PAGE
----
2019年2月6日 星期三

Daily Bulletin for 02/06/2019 

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Straw Bans Won't Solve Plastic Pollution

Andrew Glover, Quillette

The presence of plastic in our oceans has been a growing problem for decades. But only in recent years has it found its way into the public consciousness. In one well-publicized case last year, scientists in Spain discovered the washed-up body of a sperm whale that contained 29 kilos of plastica grim intestinal haul that included dozens of plastic bags and a fuel container.

Snakes May Have Driven the Evolution of Primate Vision

Lynne A Isbell, Aeon

Evolution has favoured the modification and expansion of primate vision. Compared with other mammals, primates have, for example, greater depth perception from having forward-facing eyes with extensively overlapping visual fields, sharper visual acuity, more areas in the brain that are involved with vision, and, in some primates, trichromatic colour vision, which enables them to distinguish red from green hues.

The Self Is Not Entirely Lost in Dementia

Christian Jarrett, Research Digest

In the past when scholars have reflected on the psychological impact of dementia they have frequently referred to the loss of the self in dramatic and devastating terms, using language such as the unbecoming of the self or the disintegration of the self. In a new review released as a preprint at PsyArXiv, an international team of psychologists led by Muireann Irish at the University of Sydney challenge this bleak picture which they attribute to the common, but mistaken, assumption that without memory, there can be no self (as encapsulated by the line from Hume:...

AAAS' Confusing Behavior on Glyphosate

Alex Berezow, ACSH

The AAAS, which stands for the American Association for the Advancement of Science, is one of the foremost pro-science organizations in the world. Not only does it advocate for good science and science policy, it publishes the prestigious journal Science, read by millions of scientists around the world.

Fragile DNA Enables New Adaptations to Evolve Quickly

Viviane Callier, Quanta

Evolutionary biologists have puzzled over why nature, with vast genetic resources at its disposal, sometimes seems stuck in a rut. Against the odds, separate species and populations independently evolve the same solutions to life's challenges, and the same genes are recruited to mutate and enable certain adaptations again and again.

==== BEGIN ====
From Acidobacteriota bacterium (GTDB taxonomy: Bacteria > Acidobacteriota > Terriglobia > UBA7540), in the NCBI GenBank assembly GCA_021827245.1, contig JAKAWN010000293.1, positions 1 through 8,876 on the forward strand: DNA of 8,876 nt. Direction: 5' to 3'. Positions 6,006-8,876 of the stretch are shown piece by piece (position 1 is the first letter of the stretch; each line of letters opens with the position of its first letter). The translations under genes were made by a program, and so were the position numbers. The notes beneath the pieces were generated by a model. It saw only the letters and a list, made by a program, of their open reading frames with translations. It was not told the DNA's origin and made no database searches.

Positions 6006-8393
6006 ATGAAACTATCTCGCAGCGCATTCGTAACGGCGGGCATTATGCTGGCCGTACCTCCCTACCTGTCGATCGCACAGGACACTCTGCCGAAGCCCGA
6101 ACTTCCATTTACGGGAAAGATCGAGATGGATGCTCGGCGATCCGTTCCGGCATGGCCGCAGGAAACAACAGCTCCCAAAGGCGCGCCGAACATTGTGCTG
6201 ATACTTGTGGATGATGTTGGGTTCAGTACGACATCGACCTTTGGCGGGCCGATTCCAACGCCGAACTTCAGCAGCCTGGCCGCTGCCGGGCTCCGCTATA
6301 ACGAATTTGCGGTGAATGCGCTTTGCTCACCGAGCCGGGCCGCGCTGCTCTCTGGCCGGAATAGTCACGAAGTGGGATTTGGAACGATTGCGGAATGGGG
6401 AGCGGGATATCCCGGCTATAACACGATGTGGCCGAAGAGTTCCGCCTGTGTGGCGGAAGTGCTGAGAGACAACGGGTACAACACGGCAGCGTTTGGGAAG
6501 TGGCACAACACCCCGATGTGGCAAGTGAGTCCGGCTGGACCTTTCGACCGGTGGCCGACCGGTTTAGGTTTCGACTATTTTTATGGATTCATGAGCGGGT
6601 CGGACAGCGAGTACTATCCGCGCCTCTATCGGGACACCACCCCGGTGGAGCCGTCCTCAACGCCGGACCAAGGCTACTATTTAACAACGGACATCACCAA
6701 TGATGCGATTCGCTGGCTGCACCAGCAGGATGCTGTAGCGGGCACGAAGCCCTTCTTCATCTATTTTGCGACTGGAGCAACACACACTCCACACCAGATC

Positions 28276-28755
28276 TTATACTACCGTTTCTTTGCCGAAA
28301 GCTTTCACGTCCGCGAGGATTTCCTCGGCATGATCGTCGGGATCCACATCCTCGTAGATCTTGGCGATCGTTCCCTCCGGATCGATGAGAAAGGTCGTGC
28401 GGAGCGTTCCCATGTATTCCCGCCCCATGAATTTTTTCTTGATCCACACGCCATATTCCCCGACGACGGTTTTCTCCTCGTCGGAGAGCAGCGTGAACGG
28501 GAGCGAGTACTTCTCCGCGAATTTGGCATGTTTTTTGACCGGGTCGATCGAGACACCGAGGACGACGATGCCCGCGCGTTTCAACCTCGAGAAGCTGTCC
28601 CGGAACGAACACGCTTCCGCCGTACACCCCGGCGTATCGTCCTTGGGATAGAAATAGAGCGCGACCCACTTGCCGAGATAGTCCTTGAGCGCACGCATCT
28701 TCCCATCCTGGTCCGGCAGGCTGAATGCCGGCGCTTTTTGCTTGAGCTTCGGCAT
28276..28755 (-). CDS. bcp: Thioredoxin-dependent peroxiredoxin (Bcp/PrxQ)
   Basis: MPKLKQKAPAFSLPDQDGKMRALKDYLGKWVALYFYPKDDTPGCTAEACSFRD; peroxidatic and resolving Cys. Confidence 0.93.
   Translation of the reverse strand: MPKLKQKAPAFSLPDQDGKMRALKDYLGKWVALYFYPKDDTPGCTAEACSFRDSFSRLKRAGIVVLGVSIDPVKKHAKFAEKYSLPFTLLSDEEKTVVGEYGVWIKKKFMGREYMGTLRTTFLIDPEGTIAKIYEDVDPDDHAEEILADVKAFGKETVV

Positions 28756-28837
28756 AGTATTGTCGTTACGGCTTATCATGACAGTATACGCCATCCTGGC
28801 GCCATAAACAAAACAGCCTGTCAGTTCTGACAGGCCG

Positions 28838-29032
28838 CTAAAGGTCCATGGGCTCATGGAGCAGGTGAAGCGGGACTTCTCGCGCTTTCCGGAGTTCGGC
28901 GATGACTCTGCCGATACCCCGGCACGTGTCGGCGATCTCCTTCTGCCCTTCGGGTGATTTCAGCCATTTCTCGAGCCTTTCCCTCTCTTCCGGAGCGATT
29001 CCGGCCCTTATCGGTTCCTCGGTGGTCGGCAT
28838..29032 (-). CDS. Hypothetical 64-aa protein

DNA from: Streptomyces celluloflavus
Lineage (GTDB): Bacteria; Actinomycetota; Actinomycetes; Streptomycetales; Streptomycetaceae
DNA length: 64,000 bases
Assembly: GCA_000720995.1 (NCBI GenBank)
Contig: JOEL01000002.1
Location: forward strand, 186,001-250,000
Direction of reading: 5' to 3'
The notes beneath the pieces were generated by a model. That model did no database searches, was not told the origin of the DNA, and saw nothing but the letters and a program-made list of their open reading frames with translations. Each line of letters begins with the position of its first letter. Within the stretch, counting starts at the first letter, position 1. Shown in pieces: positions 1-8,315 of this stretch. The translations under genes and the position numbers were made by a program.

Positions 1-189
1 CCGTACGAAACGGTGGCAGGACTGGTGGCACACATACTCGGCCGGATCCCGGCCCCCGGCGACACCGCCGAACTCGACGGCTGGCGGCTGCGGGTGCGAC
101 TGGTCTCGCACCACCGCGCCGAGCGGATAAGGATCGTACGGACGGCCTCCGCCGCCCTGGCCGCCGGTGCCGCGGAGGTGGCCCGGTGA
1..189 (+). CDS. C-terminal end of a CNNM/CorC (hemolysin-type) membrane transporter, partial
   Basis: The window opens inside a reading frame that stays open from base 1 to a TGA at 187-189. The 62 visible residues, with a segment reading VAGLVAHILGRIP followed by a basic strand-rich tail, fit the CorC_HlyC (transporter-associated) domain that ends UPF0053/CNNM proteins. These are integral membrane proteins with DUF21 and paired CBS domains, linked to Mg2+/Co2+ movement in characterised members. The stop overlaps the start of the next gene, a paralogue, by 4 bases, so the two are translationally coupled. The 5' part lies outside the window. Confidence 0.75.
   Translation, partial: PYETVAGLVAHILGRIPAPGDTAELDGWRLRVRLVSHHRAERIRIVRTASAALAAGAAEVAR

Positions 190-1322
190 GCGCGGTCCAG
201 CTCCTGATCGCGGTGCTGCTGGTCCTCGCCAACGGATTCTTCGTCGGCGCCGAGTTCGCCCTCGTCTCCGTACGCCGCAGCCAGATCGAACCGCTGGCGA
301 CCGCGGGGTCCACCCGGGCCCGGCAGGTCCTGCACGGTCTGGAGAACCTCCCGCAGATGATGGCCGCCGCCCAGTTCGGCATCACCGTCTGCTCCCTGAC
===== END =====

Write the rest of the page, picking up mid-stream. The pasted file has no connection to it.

The Geologists Who Control Lava

Lauren J. Young, Science Friday

Geologist Jeffrey Karson is no stranger to watching the Earth bleed.He has closely observed molten lava snake down a slope, the material puckering and buckling into an array of patterns. It feels like standing next to a campfire or a wood burning stove at a safe distance, says Karson, but the angry amber glow screams a warning of scorching heat.

What Drives the Flat-Earthers?

Steven Novella, Neurologica

I am still stunned that there are seemingly average people walking around today with the firm belief that the world is actually flat. The numbers, while still small, are also surprisingly high. In a recent survey only 84% of those surveyed were confident that the Earth is round. The rest expressed some doubt, were confident the Earth is flat, or were unsure. For those 18-24 only 66% were confident the world is round.

Female Brains Remain Youthful As Male Brains Wind Down

Jon Hamilton, NPR

Women tend to have more youthful brains than their male counterparts at least when it comes to metabolism.While age reduces the metabolism of all brains, women retain a higher rate throughout the lifespan, researchers reported Monday in the journal Proceedings of the National Academy of Sciences.

The Great Dolphin Dilemma

Lina Zeldovich, Hakai Magazine